The healthcare system that serves 2.1 million residents of Brooklyn is in crisis, due to widening healthcare disparities, a lack of primary and preventative care options, and financial challenges. Last month, 1199SEIU brought together delegates from eight Brooklyn hospitals for the first time to discuss the changes happening in healthcare. They discussed a feasibility study, which was commissioned by the commissioned by the New York State Department of Health and carried out by Northwell Ventures. The plan proposed significantly restructuring the borough’s healthcare system in order to transform health care delivery in the region, strengthen clinical programs, reduce hospital operating deficits and expand primary care capacity. The Labor Management Project sponsored and facilitated this special delegates meeting, which took place at the New York Marriott at The Brooklyn Bridge.
One of the top discussions focused on the proposed merger of Interfaith Medical Center, Wyckoff Heights Medical Center, Brookdale University Hospital and Medical Center and Kingsbrook Jewish Medical Center under the leadership of Northwell Health. Under the plan, the four would establish a new board and system-wide management to carry out the transformation while continuing to provide care to Brooklyn residents. Brookdale, Interfaith and Wyckoff would remain community hospitals. Following investments from the state, Kingsbrook, which is located in the East Flatbush section of Brooklyn, would become a post-acute, long-term care and acute rehabilitation facility. It would also continue to offer emergency services, but its medical and surgical cases would be transferred to Brookdale. Its behavioral health patients would go to Interfaith.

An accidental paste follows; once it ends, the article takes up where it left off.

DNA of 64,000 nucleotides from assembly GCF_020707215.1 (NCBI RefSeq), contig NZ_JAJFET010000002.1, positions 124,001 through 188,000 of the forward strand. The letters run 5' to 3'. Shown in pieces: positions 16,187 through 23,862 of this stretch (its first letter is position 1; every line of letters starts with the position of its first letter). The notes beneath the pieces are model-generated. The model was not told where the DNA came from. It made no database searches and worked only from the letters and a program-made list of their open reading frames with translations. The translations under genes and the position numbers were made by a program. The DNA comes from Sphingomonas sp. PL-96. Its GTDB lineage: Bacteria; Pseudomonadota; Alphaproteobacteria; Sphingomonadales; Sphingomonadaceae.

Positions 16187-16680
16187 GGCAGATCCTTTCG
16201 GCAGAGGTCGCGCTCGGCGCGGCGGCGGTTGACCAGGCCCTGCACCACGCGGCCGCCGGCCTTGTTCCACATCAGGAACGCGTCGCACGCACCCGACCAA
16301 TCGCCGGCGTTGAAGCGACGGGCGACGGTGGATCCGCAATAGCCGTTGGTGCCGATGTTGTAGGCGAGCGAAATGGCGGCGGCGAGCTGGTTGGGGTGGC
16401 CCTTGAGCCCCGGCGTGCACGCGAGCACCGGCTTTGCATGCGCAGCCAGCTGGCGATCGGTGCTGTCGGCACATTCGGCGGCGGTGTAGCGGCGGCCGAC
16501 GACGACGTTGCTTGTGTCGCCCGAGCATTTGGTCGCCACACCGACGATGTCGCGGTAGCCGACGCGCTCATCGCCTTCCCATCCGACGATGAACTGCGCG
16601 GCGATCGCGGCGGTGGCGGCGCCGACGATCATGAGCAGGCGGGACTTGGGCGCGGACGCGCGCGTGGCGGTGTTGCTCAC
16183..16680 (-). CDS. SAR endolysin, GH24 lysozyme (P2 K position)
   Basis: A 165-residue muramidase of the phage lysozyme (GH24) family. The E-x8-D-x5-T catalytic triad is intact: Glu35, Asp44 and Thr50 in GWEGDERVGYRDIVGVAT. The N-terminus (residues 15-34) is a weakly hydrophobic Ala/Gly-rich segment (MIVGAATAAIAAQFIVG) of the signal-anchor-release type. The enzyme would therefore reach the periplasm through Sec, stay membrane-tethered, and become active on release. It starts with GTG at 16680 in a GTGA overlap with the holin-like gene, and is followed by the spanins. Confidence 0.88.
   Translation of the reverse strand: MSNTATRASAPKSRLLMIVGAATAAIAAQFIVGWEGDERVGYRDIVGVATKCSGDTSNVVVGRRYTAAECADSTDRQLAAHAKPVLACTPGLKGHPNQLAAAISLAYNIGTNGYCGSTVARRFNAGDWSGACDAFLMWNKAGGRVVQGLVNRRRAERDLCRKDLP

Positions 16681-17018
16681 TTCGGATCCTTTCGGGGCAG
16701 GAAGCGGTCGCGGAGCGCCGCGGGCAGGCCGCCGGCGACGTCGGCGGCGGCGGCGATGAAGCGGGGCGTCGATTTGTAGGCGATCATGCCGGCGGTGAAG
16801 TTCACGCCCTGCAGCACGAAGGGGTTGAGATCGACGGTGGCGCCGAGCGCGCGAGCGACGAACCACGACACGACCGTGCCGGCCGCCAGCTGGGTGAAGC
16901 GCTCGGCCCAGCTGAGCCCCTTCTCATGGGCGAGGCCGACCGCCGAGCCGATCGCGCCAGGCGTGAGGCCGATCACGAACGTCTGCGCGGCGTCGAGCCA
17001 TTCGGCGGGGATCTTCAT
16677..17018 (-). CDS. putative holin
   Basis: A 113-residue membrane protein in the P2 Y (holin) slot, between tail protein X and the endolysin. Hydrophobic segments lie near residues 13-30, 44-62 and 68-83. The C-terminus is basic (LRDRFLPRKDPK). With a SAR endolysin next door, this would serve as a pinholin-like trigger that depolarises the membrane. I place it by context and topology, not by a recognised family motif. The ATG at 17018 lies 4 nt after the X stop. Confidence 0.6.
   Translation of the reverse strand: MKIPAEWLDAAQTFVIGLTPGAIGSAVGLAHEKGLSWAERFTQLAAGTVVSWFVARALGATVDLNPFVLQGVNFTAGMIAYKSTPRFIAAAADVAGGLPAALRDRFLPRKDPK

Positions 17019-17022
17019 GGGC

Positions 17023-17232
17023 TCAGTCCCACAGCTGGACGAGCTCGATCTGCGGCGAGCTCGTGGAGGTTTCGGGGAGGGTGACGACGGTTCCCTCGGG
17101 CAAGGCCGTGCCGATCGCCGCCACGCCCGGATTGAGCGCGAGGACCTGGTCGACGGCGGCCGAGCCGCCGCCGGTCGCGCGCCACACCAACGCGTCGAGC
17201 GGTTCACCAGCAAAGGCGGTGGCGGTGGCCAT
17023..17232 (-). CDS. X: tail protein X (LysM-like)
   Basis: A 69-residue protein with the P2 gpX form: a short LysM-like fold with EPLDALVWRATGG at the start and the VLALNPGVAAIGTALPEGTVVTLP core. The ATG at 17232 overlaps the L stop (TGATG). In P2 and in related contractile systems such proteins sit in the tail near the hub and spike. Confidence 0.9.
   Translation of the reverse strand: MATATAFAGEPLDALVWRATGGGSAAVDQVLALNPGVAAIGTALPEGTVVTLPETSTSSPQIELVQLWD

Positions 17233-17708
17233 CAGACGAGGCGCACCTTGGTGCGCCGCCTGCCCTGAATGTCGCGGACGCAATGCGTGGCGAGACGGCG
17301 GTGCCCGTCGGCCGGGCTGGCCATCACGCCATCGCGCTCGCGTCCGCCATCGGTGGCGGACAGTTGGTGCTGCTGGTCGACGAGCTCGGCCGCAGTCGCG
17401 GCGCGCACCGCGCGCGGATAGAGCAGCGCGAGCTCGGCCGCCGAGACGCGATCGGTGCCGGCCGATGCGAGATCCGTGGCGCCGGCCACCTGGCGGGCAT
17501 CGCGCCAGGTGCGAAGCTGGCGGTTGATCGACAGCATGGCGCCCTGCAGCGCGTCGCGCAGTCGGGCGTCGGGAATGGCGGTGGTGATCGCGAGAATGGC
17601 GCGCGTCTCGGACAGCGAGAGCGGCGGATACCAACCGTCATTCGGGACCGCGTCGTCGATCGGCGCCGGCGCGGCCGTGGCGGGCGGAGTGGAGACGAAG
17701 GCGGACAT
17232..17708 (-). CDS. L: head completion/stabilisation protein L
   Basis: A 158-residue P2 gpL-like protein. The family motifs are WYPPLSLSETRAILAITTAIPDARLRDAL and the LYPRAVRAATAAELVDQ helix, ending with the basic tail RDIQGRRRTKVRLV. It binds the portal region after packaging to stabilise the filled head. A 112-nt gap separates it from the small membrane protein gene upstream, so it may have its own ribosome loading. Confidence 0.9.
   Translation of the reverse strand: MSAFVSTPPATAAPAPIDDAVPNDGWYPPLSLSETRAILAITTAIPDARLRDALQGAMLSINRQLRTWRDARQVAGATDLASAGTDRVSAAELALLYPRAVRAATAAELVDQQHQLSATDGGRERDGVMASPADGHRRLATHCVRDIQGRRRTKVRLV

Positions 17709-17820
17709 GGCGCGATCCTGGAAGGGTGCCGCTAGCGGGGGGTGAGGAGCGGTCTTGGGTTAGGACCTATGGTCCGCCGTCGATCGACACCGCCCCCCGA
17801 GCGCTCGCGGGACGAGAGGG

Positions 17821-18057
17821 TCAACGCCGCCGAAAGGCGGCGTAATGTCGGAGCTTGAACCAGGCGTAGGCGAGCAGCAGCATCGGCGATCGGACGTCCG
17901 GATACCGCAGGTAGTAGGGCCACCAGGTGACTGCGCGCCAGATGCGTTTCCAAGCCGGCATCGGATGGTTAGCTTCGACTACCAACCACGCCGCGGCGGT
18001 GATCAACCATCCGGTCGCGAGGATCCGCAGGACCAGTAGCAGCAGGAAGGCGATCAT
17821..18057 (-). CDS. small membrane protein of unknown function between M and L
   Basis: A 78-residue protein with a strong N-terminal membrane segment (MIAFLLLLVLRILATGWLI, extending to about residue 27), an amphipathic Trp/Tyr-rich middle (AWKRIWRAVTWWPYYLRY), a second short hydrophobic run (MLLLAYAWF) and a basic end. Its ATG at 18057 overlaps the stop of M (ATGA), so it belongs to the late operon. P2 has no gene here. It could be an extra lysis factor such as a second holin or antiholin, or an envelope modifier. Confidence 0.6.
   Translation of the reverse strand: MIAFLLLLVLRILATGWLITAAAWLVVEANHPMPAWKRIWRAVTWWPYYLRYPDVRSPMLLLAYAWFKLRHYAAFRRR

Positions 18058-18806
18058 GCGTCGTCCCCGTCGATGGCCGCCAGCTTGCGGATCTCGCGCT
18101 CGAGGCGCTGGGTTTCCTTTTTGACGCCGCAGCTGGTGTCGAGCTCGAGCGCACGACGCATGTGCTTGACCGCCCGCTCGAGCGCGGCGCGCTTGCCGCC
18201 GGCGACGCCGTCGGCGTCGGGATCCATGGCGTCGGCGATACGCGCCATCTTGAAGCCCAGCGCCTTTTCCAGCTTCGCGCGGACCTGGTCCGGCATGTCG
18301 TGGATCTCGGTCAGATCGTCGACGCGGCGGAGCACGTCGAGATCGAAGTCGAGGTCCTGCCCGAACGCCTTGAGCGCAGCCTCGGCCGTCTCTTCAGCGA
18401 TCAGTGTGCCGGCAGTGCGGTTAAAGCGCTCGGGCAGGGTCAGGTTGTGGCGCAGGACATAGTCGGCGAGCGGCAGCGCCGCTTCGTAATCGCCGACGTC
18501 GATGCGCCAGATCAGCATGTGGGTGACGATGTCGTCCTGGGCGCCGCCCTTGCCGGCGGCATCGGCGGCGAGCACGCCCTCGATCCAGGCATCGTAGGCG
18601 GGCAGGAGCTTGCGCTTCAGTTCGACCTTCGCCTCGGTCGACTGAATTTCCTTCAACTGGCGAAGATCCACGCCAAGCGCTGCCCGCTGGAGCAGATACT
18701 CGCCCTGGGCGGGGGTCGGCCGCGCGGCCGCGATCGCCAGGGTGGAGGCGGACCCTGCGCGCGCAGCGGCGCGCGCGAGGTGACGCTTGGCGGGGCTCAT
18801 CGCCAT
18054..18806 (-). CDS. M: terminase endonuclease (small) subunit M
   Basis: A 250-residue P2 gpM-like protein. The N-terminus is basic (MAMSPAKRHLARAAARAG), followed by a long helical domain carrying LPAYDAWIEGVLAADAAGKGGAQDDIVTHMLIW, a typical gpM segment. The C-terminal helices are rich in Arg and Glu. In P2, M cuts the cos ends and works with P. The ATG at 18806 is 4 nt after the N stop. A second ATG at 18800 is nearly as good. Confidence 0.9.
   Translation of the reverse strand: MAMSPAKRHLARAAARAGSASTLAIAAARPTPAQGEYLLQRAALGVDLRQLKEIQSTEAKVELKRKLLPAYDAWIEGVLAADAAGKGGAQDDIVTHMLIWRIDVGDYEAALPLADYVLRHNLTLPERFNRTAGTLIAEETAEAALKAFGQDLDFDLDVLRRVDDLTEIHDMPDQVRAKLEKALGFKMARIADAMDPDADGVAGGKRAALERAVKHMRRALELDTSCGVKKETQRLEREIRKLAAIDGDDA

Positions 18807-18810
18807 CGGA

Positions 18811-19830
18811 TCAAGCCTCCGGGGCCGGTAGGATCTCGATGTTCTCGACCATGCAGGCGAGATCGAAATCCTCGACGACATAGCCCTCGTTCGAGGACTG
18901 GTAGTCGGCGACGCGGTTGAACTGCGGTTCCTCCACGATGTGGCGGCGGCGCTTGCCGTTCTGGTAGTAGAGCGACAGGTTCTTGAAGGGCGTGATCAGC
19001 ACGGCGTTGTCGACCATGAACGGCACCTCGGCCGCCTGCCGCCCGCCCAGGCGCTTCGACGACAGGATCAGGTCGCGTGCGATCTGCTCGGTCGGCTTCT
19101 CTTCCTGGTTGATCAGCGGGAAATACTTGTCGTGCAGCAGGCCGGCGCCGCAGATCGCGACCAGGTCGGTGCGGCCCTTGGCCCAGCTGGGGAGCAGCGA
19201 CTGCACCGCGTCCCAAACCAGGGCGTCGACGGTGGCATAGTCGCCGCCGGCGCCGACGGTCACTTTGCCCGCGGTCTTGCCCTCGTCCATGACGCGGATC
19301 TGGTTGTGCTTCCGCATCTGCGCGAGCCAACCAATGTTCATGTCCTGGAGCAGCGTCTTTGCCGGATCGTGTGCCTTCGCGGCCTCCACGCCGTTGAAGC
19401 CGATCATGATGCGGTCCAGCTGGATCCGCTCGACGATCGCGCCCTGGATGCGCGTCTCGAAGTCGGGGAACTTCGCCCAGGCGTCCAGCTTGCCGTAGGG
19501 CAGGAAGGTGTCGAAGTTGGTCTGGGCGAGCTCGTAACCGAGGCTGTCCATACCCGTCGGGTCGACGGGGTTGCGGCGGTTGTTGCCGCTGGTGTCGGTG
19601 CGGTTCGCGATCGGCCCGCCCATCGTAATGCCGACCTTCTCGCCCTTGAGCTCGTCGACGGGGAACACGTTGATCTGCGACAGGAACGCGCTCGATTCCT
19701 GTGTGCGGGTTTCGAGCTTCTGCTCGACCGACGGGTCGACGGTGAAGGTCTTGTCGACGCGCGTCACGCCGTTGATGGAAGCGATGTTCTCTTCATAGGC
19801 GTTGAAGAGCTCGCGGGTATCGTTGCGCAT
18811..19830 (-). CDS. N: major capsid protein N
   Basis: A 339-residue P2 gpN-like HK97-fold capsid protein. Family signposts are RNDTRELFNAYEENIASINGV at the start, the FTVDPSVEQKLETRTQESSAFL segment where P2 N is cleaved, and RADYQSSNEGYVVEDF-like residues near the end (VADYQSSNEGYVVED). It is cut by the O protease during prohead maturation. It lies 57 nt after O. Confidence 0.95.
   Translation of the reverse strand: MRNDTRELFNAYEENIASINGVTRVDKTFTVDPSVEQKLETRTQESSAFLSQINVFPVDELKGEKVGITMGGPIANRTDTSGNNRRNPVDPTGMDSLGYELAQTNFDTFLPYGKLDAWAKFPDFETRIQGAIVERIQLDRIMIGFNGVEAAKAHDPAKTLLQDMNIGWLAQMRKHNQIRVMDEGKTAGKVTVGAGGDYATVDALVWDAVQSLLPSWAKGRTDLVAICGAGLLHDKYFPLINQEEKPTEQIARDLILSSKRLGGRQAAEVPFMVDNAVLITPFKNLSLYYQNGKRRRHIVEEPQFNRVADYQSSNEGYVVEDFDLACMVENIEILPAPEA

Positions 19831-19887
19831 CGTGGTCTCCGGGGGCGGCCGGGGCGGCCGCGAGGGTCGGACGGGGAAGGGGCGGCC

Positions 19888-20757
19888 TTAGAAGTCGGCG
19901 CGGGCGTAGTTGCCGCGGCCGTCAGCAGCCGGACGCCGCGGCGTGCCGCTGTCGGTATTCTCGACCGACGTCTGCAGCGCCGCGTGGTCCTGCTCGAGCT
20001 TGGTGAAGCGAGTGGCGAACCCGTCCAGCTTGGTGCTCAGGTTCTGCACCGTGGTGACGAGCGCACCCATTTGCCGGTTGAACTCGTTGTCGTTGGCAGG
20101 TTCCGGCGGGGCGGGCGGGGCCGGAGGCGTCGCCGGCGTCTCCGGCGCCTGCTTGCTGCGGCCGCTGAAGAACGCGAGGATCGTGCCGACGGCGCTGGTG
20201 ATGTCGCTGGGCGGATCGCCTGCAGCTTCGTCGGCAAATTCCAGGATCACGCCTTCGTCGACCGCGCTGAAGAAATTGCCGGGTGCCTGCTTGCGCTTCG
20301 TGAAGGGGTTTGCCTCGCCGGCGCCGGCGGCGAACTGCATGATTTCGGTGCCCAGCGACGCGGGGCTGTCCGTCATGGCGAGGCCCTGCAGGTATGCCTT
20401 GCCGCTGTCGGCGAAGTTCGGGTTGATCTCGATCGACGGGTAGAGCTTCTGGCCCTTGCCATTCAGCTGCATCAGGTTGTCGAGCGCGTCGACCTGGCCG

Interfaith President and CEO LaRay Brown acknowledged that the changes would affect jobs. “Though the state has committed to ensure that the workforce will be retained, that doesn’t mean that your job will be the same. As we try to evolve from a hospital-centric system to an ambulatory system, folks’ work will be different.” she said.
The delegates discussed the core principles necessary to create a healthy future for Brooklyn residents:
- Access to high quality care for all
- Provision of the services and resources to reduce health care disparities between populations
- Maintenance of current union standards and no loss of union jobs
- A fully funded plan to ensure that all healthcare workers have a place in the new system
- Investment in the local economy through purchasing and infrastructure development
- Sufficient funding to achieve these goals for system transformation
1199SEIU leadership requested delegate nominees to join a new Brooklyn Safety Net Workers Council, which will ensure that all Brooklyn delegates and members are engaged and informed about healthcare system changes. The Council, which will consist of 16 delegates/members and union officers, will advocate for Brooklyn residents and create partnerships among hospital management, workers and communities. It will hold its first open meeting in March. The LMP will be supporting the Council for the first nine months to a year of its operation with facilitation and capacity building. “We have to be advocates for ourselves, patients and our communities,” said Veronica Turner, Senior Executive Vice President for 1199SEIU.
“I know we can work together as a delegate body. Through this meeting, I learned about the power that we together as delegates can bring to our community and our members,” said Mullin Davis, a patient care technician in the Maimonides Medical Center Emergency Room.
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